New MOSI exhibit shows kids the science behind cartoons

Once you take a spin through MOSI's new Animation exhibit, it becomes clear: The wonders of computers now mean anyone can be an animator, even if you can't draw. You just have to be a storyteller. • Tampa's Museum of Science and Industry welcomed the exhibit, which runs through Sept. 7, as a fun way to use Cartoon Network characters to teach the math and science behind the visual effects of 24 frames per second to tell a story.

"As an educator, I want to show that using science and technology, you can express yourself and be creative," said Anthony Pelaez, MOSI's education director. "It's really neat that anybody can be an animator, but you do have stay with it and be patient."

I brought along two experts, ages 6 and 11, who gave it two thumbs up. But one thing that did become clear is that some parts could be a little challenging for preschoolers to get the whole scene without a lot of help. The MOSI educators say there will be plenty of helpers on hand, and life-sized Cartoon Network characters will be wandering the site.

The first and most popular stop in Animation was the live video and camera area that lets kids create a mini movie in "bullet time effect" (think of the famous bullet scene in The Matrix). There are other stops that should enthrall any age, from jaded teen to playful parents who get a kick out of making stop-motion animation, making sound effects by crunching paper and ringing bells, or doing their own voice-overs on scenes from Codename: Kids Next Door.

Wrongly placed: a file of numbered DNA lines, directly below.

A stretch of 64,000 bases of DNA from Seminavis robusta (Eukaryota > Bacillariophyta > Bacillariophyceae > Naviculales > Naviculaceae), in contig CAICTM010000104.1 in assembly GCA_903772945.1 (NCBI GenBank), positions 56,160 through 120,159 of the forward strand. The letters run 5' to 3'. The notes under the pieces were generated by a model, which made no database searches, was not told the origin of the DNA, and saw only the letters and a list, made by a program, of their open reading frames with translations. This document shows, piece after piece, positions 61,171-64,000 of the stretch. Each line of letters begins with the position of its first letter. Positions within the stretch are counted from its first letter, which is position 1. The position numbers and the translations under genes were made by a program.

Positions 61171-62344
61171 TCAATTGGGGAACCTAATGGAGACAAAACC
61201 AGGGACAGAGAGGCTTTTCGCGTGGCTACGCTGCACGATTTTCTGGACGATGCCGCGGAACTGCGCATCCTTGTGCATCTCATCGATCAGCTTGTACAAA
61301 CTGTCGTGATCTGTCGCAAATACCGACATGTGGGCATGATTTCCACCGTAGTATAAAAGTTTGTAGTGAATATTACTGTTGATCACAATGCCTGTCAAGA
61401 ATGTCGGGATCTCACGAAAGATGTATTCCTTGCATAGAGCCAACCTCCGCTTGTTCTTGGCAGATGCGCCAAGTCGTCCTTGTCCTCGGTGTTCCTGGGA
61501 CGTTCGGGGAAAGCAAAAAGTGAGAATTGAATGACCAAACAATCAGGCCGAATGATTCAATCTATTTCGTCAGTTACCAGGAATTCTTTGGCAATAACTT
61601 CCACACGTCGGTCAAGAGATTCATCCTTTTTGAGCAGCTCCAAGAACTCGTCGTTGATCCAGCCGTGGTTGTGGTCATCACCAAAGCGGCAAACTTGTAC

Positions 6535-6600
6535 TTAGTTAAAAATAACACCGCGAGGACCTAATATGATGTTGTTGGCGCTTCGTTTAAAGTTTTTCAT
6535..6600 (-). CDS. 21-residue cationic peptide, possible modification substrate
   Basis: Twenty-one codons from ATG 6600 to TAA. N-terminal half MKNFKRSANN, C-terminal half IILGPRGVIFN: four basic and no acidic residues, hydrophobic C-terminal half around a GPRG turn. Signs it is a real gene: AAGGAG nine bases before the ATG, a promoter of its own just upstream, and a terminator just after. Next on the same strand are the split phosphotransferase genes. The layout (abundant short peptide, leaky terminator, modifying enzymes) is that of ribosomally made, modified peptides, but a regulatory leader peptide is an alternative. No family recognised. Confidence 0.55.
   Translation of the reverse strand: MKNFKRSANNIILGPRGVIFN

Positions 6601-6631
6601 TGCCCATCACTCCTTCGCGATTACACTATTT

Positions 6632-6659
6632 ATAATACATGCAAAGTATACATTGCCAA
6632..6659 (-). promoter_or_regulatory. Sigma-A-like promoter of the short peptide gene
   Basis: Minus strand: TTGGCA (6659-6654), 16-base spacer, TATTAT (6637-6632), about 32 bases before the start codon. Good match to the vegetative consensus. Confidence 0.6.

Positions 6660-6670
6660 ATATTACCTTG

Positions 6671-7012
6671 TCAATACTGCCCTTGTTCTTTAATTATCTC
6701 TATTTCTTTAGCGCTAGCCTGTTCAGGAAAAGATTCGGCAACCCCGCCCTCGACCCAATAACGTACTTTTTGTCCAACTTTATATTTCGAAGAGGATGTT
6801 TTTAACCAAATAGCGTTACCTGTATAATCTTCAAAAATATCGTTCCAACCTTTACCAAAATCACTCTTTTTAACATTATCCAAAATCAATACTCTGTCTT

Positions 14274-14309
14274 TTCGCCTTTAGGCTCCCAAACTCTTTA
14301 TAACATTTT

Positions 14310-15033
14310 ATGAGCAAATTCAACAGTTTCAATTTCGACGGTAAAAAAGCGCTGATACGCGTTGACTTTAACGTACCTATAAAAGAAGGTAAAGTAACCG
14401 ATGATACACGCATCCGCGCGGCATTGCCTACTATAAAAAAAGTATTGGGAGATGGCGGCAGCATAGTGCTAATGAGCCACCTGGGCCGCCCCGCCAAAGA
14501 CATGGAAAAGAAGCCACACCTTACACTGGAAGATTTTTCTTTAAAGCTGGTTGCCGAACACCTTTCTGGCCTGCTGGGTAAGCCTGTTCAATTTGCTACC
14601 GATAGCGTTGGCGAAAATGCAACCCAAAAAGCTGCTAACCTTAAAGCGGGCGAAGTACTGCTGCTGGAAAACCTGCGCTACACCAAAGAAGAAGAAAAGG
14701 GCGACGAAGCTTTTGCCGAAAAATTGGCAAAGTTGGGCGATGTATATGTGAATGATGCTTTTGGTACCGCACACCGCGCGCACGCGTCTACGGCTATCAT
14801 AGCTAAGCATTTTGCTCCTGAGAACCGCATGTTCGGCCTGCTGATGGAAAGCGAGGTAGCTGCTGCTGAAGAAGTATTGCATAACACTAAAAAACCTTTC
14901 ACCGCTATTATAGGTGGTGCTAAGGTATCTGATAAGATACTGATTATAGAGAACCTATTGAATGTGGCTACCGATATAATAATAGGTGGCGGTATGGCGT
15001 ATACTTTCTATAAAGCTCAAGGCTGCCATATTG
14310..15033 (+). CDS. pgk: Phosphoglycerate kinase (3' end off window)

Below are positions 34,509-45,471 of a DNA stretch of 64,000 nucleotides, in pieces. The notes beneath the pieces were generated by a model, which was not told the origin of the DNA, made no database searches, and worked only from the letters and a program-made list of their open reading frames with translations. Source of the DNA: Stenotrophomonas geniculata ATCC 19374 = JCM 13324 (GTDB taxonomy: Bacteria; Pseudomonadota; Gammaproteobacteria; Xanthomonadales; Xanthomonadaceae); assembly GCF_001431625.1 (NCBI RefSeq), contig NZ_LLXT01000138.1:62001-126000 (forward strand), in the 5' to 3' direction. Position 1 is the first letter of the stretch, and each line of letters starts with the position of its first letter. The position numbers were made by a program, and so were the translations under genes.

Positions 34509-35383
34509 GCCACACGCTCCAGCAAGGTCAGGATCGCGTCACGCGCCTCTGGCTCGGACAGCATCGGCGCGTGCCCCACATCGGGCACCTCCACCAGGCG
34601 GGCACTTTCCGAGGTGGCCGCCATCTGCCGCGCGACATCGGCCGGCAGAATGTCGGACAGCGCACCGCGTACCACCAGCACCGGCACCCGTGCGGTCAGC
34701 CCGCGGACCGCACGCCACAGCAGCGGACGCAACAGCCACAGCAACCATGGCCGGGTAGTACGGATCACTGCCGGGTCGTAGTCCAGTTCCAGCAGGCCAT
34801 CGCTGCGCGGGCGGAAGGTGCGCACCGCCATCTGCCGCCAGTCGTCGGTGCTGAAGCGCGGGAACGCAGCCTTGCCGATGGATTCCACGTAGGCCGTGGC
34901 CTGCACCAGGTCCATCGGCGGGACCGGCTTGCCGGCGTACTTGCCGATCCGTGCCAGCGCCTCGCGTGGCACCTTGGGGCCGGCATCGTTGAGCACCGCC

That voice-over stop was a tough one for someone who couldn't read the script fast enough to keep up with the snappy dialogue. But what a hoot it was for an older participant to do the voice of a villain and a falsetto-voiced girl and then see the scene play back with his acting on display.

Other exhibits teach the science behind perception and illusion.

You can see how to make a character say a word or phrase by placing lettered tiles on a camera. You can also see how music sets a mood by replaying the same scene of a cartoon camel and rider crossing the desert set to scary, sad or joyful music — a vivid lesson in how tunes affect 'toons.

. If you go

There's an added price to include Animation in your MOSI visit, bringing the cost to $23.95 for adults, $21.95 for seniors and $19.95 for kids. But for that added charge you get to tour all of MOSI (including the more toddler-friendly Kids in Charge), Animation and see the IMAX cartoon show, a collection of experimental shorts including the 1999 Oscar winner The Old Man and the Sea. 4801 E Fowler Ave. in Tampa. (813) 987-6000. Hours: 9 a.m.-5 p.m. Mon.-Fri., 9 a.m.-6 p.m. Sat.-Sun.

New MOSI exhibit shows kids the science behind cartoons 07/15/09 [Last modified: Wednesday, July 15, 2009 5:30am]

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